• Meteor Impacts: Back in the 1990’s, following the Mars Pathfinder Mission, a scientist at NASA’s Jet Propulsion Laboratory proposed that meteor impacts may be responsible for depositing all that iron on the Martian surface, and that carbon dioxide (split apart by solar UV radiation) provides the oxygen to oxidize that iron. Click here for more about that possibility.
  • Dust Storms: In 2009, researchers at the Aarhus Mars Simulation Laboratory in Denmark showed that the abrasion of grains of quartz (which contains oxygen) and magnetite (which contains both iron and oxygen) can produce hematite. Both quartz and magnetite are present on Mars, and Mars’s global dust storms might be enough to grind quartz and magnetite together. Click here for more about this process.

The Martian water hypothesis might seem like the obvious explanation. At least I assumed so until I started researching this post. But when the Curiosity Rover started drilling holes in the Martian ground, it found that the underlying layer is sort of grey, not red. This seems to be consistent with what the Mars Pathfinder Mission found: that iron and other metals are more present in the Martian topsoil than in the rocks.

That may suggest that Martian hematite formed only in the recent past, or perhaps that it forms continuously in the present. If so, that would cast doubt on the ancient water hypothesis and lend credence to either the meteor impact or dust storm hypotheses, or perhaps a combination of the two.

Sciency Words: Telerobotics

November 10, 2017

Today’s post is part of a special series here on Planet Pailly called Sciency Words. Each week, we take a closer look at an interesting science or science-related term to help us expand our scientific vocabularies together. Today’s term is:


This is a pretty easy one, I think. Telerobotics refers to controlling robots from a distance, usually a great distance. This is in contrast to robots that function autonomously or machines that require direct human control.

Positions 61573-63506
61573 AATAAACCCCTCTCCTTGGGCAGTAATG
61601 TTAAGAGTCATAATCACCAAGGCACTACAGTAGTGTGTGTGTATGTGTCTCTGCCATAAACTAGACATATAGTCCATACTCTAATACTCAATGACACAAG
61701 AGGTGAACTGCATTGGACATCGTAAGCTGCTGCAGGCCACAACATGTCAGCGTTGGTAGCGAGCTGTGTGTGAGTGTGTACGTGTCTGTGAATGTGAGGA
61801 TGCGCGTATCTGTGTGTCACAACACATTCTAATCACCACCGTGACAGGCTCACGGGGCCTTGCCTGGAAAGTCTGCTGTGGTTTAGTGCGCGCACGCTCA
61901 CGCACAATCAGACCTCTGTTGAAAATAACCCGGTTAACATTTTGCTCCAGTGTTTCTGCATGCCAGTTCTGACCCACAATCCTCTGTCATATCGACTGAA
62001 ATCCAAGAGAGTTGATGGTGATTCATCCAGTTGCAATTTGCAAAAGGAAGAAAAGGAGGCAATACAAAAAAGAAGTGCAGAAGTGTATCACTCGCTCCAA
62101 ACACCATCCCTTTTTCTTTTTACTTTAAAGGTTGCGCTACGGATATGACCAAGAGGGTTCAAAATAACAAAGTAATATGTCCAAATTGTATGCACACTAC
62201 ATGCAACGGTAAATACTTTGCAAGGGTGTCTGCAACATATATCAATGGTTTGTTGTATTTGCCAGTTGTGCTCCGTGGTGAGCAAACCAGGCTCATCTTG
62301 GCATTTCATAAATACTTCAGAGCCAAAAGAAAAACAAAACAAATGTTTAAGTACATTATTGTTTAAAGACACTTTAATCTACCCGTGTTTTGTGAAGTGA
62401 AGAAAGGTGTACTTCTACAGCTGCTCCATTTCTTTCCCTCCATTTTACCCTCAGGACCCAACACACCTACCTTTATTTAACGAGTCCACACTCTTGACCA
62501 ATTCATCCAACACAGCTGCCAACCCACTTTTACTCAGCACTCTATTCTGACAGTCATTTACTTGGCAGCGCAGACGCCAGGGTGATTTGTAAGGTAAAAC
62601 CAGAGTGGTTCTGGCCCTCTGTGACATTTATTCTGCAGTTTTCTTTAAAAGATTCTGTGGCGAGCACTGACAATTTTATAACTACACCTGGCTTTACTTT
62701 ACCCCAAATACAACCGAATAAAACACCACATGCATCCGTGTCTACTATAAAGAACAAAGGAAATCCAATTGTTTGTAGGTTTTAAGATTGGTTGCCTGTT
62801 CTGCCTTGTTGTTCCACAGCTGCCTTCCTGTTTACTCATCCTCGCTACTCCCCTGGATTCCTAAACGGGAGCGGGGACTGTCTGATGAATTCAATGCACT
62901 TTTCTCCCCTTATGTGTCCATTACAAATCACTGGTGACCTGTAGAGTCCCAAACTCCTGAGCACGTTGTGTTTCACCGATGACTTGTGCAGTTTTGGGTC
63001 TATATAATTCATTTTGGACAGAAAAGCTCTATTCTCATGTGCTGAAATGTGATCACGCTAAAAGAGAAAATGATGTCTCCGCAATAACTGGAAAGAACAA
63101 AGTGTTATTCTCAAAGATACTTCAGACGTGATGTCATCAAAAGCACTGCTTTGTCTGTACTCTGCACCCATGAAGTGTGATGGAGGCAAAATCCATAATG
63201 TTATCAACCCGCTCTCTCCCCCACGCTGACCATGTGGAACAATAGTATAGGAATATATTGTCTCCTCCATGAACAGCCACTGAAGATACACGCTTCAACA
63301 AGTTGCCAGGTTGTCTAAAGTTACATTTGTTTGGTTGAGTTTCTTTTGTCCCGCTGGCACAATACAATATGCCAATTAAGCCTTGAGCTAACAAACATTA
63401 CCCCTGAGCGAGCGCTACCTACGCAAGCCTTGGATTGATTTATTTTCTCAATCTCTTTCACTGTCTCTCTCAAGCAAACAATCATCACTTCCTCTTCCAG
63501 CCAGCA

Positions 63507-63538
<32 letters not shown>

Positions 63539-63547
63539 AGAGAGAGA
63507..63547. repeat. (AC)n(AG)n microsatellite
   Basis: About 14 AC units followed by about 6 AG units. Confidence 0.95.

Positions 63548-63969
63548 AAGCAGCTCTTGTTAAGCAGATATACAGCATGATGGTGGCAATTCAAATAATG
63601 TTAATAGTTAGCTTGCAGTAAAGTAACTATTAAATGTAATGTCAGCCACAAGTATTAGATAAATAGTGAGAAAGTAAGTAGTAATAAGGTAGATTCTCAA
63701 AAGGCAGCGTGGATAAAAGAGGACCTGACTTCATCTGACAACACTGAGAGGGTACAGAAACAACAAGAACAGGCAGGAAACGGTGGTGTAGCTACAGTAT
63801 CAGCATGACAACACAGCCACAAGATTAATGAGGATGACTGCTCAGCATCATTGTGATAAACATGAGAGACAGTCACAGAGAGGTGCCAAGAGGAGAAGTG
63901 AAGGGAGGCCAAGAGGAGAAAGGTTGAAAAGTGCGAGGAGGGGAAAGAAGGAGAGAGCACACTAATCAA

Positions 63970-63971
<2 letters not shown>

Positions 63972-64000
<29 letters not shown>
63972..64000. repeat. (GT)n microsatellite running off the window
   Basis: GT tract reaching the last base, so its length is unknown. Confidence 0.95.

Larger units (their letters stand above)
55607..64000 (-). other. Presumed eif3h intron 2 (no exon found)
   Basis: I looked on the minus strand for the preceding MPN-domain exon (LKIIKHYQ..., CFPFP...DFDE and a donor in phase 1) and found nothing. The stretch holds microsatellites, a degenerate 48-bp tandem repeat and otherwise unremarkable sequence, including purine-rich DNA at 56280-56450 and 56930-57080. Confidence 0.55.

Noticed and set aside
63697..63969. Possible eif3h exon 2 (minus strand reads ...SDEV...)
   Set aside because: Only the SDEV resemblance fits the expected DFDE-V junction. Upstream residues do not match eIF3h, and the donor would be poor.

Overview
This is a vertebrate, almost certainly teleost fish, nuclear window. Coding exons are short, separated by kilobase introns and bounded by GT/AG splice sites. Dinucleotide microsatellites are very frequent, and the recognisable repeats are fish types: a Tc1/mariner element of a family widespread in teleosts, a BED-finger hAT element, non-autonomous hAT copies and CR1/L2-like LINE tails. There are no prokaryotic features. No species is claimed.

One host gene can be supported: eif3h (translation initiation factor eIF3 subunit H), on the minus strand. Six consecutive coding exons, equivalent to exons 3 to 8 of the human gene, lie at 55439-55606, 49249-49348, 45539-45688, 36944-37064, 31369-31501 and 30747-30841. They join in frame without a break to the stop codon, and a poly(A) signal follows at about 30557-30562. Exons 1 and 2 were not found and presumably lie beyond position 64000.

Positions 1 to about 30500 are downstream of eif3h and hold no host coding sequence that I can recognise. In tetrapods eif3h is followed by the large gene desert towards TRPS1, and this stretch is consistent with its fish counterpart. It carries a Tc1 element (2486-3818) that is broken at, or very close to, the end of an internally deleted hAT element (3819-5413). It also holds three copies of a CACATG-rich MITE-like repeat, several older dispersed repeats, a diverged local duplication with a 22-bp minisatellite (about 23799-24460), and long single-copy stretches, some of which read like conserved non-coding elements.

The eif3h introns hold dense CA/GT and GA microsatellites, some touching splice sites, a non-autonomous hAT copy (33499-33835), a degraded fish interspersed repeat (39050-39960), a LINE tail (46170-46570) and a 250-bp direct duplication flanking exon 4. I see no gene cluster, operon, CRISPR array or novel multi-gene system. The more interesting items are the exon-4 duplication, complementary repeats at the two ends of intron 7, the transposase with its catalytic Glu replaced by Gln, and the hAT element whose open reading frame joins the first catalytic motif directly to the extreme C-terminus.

The word comes from the familiar Greek root tele-, meaning “far away,” and of course the word robot, which originally comes from Czech and means something like “forced labor.”

A wide variety of fields use telerobotics, but for the purposes of this blog we’re most interested in its use in space exploration. At this point most if not all spacecraft are telerobotic in nature. They receive instructions from mission control on Earth, carry out their instructions, and then transmit their status back to Earth so that mission control can decide what to make the spacecraft or space vehicle do next.

The problem, of course, is that this back and forth communication is restricted by the speed of light. In the case of the Mars rovers, this means that even performing the simplest tasks can take hours and hours. It’s very frustrating, especially for the rovers.

This is one of the biggest reasons Buzz Aldrin and others say we should send astronauts to Phobos (one of Mars’s moons) before sending anyone to Mars itself. From a small Phobos base, astronauts could telerobotically control the rovers in real time. The speed-of-light delay would be negligible.

The rovers could cover a lot more ground that way, dramatically speeding up our exploration of Mars. Also, when the time comes, the rovers could be used to quickly prepare a landing site and assemble habitat structures in advance of the first human colonists arriving on Mars.

The Monolith of Phobos

November 9, 2017

On Tuesday, I landed on the surface of Phobos, the largest and innermost moon of Mars. Today, I’m doing a bit of sightseeing. Yes, there are sights to see on this rocky, little moon. Or at least, there is one sight worth seeing: the Monolith of Phobos.

I’m kind of surprised that I hadn’t heard about this before: a mysterious, boxy-looking object estimated to be about 90 meters wide jutting out of the surface of Phobos. Apparently it’s something Buzz Aldrin talks about a lot.

Aldrin mentioned it in an interview on C-SPAN, saying that this is the kind of mystery that could really get the public interested in a mission to Phobos. Aldrin also wrote about the monolith in greater detail in his book Mission to Mars: My Vision for Space Exploration (which is where I first heard about it).

So I’m going to go check this monolith out. I mean, it’s probably just a big rock. I bet it doesn’t even look so monolithic when you see it up close. It certainly was not put there by aliens (as many conspiracy theorists insist that it was) or that it’s anything like the monoliths from 2001: A Space Odyssey.

Except… what is that noise? It’s like some kind of eerie music….

Welcome to Phobos (Watch Your Step)

November 7, 2017

So I know I’m supposed to be blogging about my totally for real trip to Mars, but I actually haven’t landed on Mars yet. Actually, I’ve read a lot of expert opinions suggesting that any long term mission to Mars should really start with a mission to Phobos, Mars’s largest and innermost moon.